Take Chennai-based Freshdesk, which took the battle to online customer support leader Zendesk in San Francisco in 2010. “The whole dynamics of customer support was changing, and continues to change,” says Girish Mathrubootham, co-founder and CEO of Freshdesk. Apart from the SaaS wave, the Freshdesk team noticed that customer support was fast evolving beyond phone and e-mail. And customer-support channels like call centres were not adequately capturing consumer sentiment.
Mathrubootham’s bet was that Freshdesk could serve as a multichannel platform where in addition to addressing customer grievances, brands could become part of customer conversations on social media and online forums. More recently, it has developed a solution that allows companies to resolve customer problems on mobile. “Working on smartphones requires prompt authorisation, opening, and signing of documents, and taking a customer’s call without compromising on the user experience,” says Mathrubootham, who continues to work out of Chennai. But to deepen Freshdesk’s local expertise in the U.S., he appointed Dilawar Syed as president of North American operations. Syed has led SaaS and enterprise software in Silicon Valley’s top names including Yahoo, Siebel Systems/Oracle, and SAP. Another key appointment has been Francesco Rovetta, ex-eBay Mobile, who leads alliances and distribution for Freshdesk in the U.S. The company has scaled to 40,000 customers, including biggies like Cisco and 3M, in less than five years, and earns nearly half of its revenue from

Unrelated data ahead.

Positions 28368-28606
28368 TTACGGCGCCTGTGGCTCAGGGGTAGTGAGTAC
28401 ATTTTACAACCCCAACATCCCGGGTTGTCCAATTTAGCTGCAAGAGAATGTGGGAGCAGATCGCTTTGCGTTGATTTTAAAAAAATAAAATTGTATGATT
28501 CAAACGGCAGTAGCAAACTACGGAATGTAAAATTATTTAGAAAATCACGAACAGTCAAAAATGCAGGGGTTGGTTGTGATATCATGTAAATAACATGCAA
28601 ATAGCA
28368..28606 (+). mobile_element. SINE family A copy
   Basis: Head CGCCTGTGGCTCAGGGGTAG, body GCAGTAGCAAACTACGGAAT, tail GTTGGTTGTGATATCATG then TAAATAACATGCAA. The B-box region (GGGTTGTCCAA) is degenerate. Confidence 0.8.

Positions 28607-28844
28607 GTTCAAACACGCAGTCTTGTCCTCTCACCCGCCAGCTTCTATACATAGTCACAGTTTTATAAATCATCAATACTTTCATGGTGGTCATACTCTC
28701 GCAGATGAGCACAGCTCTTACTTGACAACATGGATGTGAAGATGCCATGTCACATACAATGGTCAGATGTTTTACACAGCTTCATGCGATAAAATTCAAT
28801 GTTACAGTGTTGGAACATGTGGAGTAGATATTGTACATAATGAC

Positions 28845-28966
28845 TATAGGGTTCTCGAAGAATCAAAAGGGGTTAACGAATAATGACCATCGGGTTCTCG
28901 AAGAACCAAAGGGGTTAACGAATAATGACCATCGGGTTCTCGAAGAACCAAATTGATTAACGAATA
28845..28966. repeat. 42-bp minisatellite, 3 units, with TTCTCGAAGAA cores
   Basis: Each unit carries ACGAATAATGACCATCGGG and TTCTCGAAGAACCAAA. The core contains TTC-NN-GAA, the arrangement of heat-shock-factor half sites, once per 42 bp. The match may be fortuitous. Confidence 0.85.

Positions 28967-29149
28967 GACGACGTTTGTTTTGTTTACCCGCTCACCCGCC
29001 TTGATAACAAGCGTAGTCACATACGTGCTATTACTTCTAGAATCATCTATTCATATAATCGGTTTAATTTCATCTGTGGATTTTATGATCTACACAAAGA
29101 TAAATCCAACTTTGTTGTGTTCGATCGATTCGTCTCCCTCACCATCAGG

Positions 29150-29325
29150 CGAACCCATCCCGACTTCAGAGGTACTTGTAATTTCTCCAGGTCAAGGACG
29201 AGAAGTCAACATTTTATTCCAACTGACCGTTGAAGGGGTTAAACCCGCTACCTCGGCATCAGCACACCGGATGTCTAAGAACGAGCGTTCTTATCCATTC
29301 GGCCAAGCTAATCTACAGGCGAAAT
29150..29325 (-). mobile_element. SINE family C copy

the U.S.

Fintellix is in no hurry to amass numbers. It is hunkering down for the long haul, and says it will definitely hang in longer than Capillary, which gave its U.S. play just over a year. “Anything between two and five account wins in the U.S. will be enough to jumpstart us,” says Subramanyam. “Going from five to 100 will be about execution and how quickly we can sell the story.” Meanwhile, the domestic compliance business will continue to be its mainstay.

Some of that unhurried thinking comes from Pai’s career as a seasoned banker with tonnes of international experience: He was in Poland with ANZ in 1997-98, and West Asian and Pacific countries with FNS Software in the early 2000s. He remembers a piece of advice an ANZ colleague and mentor gave him: “You can be in love with technology and keep fleeting from computing language to language, yet becoming obsolete in no time. The other path is to build depth in an industry. That will help you learn faster, execute better, and stay relevant.”

If Pai can stay true to this, he would have ensured that future product founders from India have much smoother visa interviews.